Recurrent Maintenance Training
Badly needed, often neglected
By Stephen P. Prentice
The accident was simple. The trainer's engine failed to produce sufficient power on takeoff and the instructor and student pilot were severely injured in the forced landing. The aircraft was totaled. In due course, the inevitable lawsuit ensued claiming damages for personal injury. The maintenance records were pawed over by the lawyers and the FAA looking for something to support the allegations of negligence and violations of the FARs.
Training records became the focus of the investigation because the aircraft was a new type. Although, no training discrepencies were found and the mechanics were cleared, the incident did serve as a reminder of the importance of training and of maintaining accurate training records.
Recurrent training is often overlooked or neglected at both repair stations and air carriers although it is mandated by the FARs. When an incident occurs, a question often asked is, "Were the technicians qualified to work on the aircraft?"
We all know a certified repair station has a training requirement mandated under FAR 145.2(a) where the repair facility does work on any air carrier aircraft. Although training is not specifically spelled out, the language states that stations supporting air carrier operations must comply with the carrier maintenance procedures. A repair facility that does not work on air carrier aircraft need not have a training program under the present regulation. But - and it's a big but - the person repairing an aircraft must still be "qualified" as indicated in FAR 65.81: General Privileges and Limitations:
"(a) A certificated mechanic-may not-approve and return to service, any aircraft-unless he has satisfactorily performed the work concerned at an earlier date. - (b) A certificated mechanic may not exercise the privileges of his certificate and rating unless he understands the current instructions of the manufacturer, and the maintenance manual, for the specific operation concerned-"
FAR sections FAR 121.375 and 135.433 maintenance and preventative maintenance training programs would be of significance during an audit or other inquiry given this statement:
"Each certificate holder...or person performing maintenance for it, shall have a training program to insure that each person (including inspection personnel) who determines the adequacy of the work done is fully informed about procedures and techniques and new equipment in use and is competent to perform his duties."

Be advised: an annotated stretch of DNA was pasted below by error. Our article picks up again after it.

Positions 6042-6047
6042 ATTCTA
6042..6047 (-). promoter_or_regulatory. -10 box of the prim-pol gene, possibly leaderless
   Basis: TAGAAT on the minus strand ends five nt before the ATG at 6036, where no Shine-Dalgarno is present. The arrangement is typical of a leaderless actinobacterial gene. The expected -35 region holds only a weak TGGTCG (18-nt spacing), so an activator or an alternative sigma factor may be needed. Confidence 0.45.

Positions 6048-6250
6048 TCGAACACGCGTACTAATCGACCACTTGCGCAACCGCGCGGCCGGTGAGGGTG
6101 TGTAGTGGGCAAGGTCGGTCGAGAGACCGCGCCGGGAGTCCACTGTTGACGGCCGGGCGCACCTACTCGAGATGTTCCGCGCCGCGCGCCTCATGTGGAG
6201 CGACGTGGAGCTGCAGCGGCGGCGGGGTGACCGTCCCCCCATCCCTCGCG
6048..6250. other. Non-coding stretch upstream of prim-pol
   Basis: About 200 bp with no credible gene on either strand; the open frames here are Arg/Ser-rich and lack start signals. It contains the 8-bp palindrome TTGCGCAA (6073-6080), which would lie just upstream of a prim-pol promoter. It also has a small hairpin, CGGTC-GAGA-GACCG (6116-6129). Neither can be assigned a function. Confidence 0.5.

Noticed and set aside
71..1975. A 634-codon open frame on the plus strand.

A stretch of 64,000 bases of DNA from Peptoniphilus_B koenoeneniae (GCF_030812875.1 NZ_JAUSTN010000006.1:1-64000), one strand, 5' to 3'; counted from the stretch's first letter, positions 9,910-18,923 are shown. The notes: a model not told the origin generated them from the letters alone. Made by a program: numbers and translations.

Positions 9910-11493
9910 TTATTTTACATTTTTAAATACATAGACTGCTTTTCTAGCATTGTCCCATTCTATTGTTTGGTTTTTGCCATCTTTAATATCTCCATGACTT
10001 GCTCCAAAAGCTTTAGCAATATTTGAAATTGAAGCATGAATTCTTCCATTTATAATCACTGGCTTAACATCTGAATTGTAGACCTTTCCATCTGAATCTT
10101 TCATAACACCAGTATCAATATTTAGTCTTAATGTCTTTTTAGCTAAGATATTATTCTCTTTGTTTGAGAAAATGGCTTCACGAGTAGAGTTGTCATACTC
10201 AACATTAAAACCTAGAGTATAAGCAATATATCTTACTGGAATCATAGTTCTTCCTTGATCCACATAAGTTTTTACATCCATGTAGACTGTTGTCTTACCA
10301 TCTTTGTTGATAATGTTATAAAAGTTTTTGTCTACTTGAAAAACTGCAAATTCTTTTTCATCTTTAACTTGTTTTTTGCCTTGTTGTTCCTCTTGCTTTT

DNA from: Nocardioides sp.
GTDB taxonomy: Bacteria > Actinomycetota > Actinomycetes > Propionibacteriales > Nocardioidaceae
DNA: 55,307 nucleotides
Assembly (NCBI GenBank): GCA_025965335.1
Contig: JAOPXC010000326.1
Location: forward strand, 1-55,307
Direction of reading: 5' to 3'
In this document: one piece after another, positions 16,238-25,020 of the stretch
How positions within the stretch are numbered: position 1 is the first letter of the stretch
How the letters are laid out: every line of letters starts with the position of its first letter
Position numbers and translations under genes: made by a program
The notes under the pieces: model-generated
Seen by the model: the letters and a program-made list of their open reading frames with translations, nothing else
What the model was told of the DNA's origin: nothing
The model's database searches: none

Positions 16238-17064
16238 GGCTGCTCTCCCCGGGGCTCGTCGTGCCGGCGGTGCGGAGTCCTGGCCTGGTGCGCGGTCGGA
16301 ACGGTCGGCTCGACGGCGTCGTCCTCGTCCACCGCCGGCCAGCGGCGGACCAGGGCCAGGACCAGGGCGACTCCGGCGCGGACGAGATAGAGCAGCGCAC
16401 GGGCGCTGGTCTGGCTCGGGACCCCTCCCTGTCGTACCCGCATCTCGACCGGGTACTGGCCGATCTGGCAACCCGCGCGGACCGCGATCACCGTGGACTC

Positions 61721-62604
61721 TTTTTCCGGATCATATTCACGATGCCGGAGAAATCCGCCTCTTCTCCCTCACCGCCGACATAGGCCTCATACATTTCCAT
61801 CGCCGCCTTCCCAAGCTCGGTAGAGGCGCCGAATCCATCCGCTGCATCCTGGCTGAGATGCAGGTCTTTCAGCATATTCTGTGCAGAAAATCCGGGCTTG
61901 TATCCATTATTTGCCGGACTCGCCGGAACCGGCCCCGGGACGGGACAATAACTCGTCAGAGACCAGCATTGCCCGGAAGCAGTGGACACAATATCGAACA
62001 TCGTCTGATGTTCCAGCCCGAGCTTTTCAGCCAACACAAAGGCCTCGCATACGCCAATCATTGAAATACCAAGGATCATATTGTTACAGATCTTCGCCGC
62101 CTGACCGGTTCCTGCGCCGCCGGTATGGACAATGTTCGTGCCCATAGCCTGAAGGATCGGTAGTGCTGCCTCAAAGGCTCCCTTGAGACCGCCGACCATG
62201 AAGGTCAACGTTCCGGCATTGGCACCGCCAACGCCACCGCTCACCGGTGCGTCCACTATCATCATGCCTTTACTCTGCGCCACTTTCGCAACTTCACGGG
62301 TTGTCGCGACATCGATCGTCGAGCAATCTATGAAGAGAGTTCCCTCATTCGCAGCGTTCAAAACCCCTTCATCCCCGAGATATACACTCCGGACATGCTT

Training records documented?
In the case of a certified repair station working on air carrier aircraft, the FAA inspector assigned to the facility should look at current training records. Further oversight should be accomplished by the air carriers technical representative on site. All employees should be listed and training history documented. When an employee leaves he or she should ask for a copy of these records to take to the new job.
A technician can build up a substantial training record based on his formal training, the aircraft he works on, and a description of the type of work performed. To make sure your training records are accurate, it would be wise for each individual technician to keep a log with his training record included. A personal journal listing each aircraft and specific work performed would be an excellent addition to your résumé. Canadian technicians (AMEs) are required to maintain a personal log of the work they perform.
The alternative to a detailed log is, of course, transcripts of previous training or school records. Note that FAR 65.81 requires that you be able to show that you have been taught to use and understand maintenance manuals of the manufacturer as well as the applicable Federal Aviation Regulations. This is clear-cut when you have transcripts of school records that contain the course description (keep your school catalogs) and hours devoted to the material.
Joined by the Regulations Airlines and repair stations follow the same rules By Thomas A. Brown April 2000 Thomas A. Brown is Executive Vice President of Aero Technology, an FAA...
Does one size fit all?
Editor’s Note: In the February issue Bill O’Brien began a discussion on the new regulations for the Part 145 manual requirements.
Information that will help the responsible individual